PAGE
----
Uncovering the real impact of persistent malaria infections

Uncovering the real impact of persistent malaria infections

Project details

After years of exposure, individuals in malaria endemic areas develop clinical immunity. This antibody-mediated protection prevents clinical episodes by reducing parasite levels, with adults experiencing asymptomatic malaria. Although asymptomatic malaria has long been viewed as beneficial, as it is thought to help maintain clinical immunity, emerging views suggest that these infections are detrimental for the host and perpetuate malaria transmission.  

To address this, a prospective study of malaria-infected asymptomatic and symptomatic patients as well as healthy immune controls was conducted in an endemic area of Indonesia. We will investigate blood transcriptional profiles of Plasmodium vivax infected individuals to the real impact of persistent malaria infections. This information is critical to provide a framework to consider screening and treatment of asymptomatic malaria infections in the field.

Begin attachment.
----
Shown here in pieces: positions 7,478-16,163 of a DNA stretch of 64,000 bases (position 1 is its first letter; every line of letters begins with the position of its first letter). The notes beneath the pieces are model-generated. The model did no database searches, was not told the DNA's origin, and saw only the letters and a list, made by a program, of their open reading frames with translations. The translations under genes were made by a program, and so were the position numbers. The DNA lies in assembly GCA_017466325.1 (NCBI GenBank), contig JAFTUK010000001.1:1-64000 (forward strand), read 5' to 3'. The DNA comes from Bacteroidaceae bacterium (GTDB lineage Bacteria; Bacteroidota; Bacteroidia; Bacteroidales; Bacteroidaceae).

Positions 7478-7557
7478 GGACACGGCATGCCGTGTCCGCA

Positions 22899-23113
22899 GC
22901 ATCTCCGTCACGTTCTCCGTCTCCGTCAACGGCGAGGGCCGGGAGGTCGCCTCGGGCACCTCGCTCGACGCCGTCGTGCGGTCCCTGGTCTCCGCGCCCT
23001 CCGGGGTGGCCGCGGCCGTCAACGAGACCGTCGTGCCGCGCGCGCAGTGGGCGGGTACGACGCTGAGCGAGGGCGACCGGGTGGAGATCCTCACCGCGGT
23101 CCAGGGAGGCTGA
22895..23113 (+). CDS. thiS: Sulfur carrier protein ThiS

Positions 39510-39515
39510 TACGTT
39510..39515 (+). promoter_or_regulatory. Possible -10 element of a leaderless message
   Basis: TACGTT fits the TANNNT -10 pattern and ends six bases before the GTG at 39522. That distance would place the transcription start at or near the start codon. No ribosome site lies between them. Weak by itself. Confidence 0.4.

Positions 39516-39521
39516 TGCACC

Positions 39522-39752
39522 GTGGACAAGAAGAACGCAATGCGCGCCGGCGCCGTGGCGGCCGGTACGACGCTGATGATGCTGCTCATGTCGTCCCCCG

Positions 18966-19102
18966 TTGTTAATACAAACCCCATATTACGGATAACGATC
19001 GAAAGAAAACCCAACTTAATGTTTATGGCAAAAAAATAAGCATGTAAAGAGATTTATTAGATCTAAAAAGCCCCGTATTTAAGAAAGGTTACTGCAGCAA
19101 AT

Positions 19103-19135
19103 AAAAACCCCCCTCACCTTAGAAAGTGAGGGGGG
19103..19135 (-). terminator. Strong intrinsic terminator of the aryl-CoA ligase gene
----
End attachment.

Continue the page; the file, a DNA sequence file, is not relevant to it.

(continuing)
About our research group

Our team focuses on understanding mechanisms leading to susceptibility and immunity to mosquito-borne infectious diseases like malaria and dengue, which together account 600 million clinical cases worldwide annually. In 2020, our group has also turned into COVID-19 research, to understand the longevity of the immune response to SARS-CoV2 and as well as the identification of factors predisposing to long COVID. 

We have ample experience in in vivo models of infection, and we utilize a wide range of techniques for assessment of immunological endpoints.  

Our group has strong links with scientist in malaria and dengue-endemic areas, where we conduct field human studies. Our main collaborators are the Eijkman Institute for Molecular Biology in Jakarta, Indonesia and the Institute of Translational Medical Research in Buenos Aires, Argentina. 

 

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